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Causes of Itchy Skin

An itch can be generalized (itching all over) or it can affect only limited areas of skin. The most common areas affected by itch are:
  • Anal itch
  • Arms and hands itch
  • Eye itch
  • Eyelid itch
  • Facial itch
  • Foot itch
  • Jock itch
  • Leg itch
  • Neck itch
  • Scalp itch
  • Throat itch
  • Under-arm itch

Environmental Causes of Itch

1. Dry Skin (xerosis, or winter itch) is common, especially in old people, and may be caused by cold weather, wind, sunburns, prolonged water exposure, frequent hot baths or just by using soaps such as washing powder and house cleansers. These products can reduce the protective layer of oil on the skin which increases water loss through evaporation thus drying the skin.

2. Sweating produces an itch in a different way. Normal skin has flora (microbes) that thrive on sweat (especially in armpits and groin). The waste products of these microbes cause the skin to itch. Excessive sweating can be caused by primary hyperhidrosis (increased activity of sympathetic nerves or secondary hyperhidrosis as in elevated thyroxine, tuberculosis, or malignancies.

3. Insect Bites and stings from mosquitoes, flies, tics, bees, wasps, ants, spiders, and scorpions can cause itching that ranges from minor localized itchy up to a painful skin infection that may be life threatening. Insect Bites and stings usually heal on their own after several hours or a few days. Some insect bites (especially bees) may cause severe allergic reactions with generalized skin itching and swelling. Any allergic reaction can become life threatening and require immediate medical attention.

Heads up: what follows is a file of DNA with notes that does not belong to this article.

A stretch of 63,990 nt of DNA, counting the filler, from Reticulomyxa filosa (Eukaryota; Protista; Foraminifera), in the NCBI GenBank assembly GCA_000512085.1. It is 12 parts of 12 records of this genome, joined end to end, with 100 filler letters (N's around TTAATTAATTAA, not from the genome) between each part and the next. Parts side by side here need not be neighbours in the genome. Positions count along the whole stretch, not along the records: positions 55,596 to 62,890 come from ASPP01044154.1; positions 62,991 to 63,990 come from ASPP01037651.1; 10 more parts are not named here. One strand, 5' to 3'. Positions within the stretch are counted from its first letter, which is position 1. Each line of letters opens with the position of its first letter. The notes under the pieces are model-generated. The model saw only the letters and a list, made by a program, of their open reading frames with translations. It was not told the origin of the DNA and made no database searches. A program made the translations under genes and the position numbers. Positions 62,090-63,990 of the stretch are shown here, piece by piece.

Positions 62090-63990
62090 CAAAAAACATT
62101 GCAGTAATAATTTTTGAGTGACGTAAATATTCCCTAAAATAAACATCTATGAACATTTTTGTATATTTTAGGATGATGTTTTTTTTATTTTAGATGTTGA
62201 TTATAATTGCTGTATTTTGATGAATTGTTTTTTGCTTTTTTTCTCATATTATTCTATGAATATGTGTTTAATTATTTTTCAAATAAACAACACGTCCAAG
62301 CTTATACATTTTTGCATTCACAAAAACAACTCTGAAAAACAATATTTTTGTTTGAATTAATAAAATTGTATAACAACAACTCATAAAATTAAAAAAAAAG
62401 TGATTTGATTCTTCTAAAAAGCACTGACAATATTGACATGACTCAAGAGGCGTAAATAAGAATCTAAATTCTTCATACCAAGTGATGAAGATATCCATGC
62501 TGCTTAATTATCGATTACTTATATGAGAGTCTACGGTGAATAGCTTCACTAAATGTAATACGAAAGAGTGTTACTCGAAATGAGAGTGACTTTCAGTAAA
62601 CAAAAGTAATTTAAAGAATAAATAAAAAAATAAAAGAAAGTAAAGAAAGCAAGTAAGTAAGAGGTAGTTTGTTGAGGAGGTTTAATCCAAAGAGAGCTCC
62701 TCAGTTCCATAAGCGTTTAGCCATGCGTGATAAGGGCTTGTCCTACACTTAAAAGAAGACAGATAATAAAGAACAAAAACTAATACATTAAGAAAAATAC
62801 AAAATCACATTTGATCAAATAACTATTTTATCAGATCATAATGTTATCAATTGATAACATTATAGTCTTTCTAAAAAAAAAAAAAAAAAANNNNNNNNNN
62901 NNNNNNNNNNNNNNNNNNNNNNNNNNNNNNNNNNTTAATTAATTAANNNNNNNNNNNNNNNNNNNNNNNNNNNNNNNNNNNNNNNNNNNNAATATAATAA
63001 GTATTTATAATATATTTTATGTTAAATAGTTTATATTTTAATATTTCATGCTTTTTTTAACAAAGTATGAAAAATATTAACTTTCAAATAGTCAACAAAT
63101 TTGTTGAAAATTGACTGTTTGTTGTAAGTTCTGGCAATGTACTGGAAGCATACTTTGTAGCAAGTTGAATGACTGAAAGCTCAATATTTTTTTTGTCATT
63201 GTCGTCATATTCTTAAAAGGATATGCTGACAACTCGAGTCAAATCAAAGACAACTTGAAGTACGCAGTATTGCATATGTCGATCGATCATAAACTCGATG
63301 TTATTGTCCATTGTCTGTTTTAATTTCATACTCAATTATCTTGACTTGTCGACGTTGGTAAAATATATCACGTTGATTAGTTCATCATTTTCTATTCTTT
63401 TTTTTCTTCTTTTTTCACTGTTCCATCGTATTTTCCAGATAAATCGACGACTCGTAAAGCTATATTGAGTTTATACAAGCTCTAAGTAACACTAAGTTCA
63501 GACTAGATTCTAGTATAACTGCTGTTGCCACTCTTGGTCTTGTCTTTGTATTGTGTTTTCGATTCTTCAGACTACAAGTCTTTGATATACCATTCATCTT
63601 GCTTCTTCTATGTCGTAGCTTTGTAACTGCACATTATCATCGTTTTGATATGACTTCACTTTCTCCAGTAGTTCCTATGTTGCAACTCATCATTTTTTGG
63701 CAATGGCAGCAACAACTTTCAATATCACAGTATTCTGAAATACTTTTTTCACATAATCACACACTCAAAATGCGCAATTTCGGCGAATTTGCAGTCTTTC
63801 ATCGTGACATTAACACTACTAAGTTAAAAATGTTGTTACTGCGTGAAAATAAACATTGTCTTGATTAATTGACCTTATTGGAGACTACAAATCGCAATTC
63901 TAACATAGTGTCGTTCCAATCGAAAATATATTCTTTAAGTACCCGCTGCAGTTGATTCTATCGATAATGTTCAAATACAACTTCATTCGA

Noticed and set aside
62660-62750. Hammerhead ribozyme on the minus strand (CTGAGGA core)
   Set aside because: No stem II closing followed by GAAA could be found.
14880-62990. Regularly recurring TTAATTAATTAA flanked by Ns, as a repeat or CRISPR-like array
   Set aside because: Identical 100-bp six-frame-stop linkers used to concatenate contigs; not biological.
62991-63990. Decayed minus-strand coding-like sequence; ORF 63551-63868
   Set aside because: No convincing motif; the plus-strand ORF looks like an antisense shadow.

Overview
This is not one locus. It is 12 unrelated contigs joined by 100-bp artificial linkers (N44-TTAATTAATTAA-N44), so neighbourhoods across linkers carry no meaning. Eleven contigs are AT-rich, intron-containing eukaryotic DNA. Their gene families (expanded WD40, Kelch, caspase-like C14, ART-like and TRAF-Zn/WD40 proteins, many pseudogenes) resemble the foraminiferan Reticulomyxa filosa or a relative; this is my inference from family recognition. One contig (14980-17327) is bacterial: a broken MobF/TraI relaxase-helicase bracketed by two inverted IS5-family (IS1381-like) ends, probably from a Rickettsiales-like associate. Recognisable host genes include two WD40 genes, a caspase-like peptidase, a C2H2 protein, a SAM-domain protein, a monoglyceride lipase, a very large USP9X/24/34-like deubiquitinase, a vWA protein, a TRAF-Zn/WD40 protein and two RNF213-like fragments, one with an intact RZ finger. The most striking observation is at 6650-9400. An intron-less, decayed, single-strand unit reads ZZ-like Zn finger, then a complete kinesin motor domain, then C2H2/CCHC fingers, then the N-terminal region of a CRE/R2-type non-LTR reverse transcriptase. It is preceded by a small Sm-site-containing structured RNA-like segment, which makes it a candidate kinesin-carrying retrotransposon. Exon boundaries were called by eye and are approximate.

4. Infections and Infestations
  • Fungi thrive well on moist body areas and folds such as the feet (Athlete's foot), groin, under breasts, and under arms. The itchy scalp that often accompanies dandruff shedding may also be caused by fungi. (Dandruff also has other causes.)
  • Parasitic skin infections from scabies (Sarcoptes scabiei), mites, lice, louse, cutaneous larva migrans also cause itching.
  • Intestinal worms may also cause skin itching.
  • Bacterial infections:
    • Infected acne (Treponema pallidum) is common in adolescents.
    • Folliculitis caused by Staphylococcus aureus is common in athletes.
    • Hot tub folliculitis may arise after using a pool or hot tub that is not properly treated. It is caused by Pseudomonas aeruginosa. Cercarial dermatitis is also known as swimmers itch or duck itch.
    • Impetigo is a contagious skin infection common in children.
  • Viral skin infections include measles, rubella, chicken pox, infectious mononucleosis, herpes, and viral hepatitis. All of these commonly produce an itchy skin rash. Itching is common in AIDS.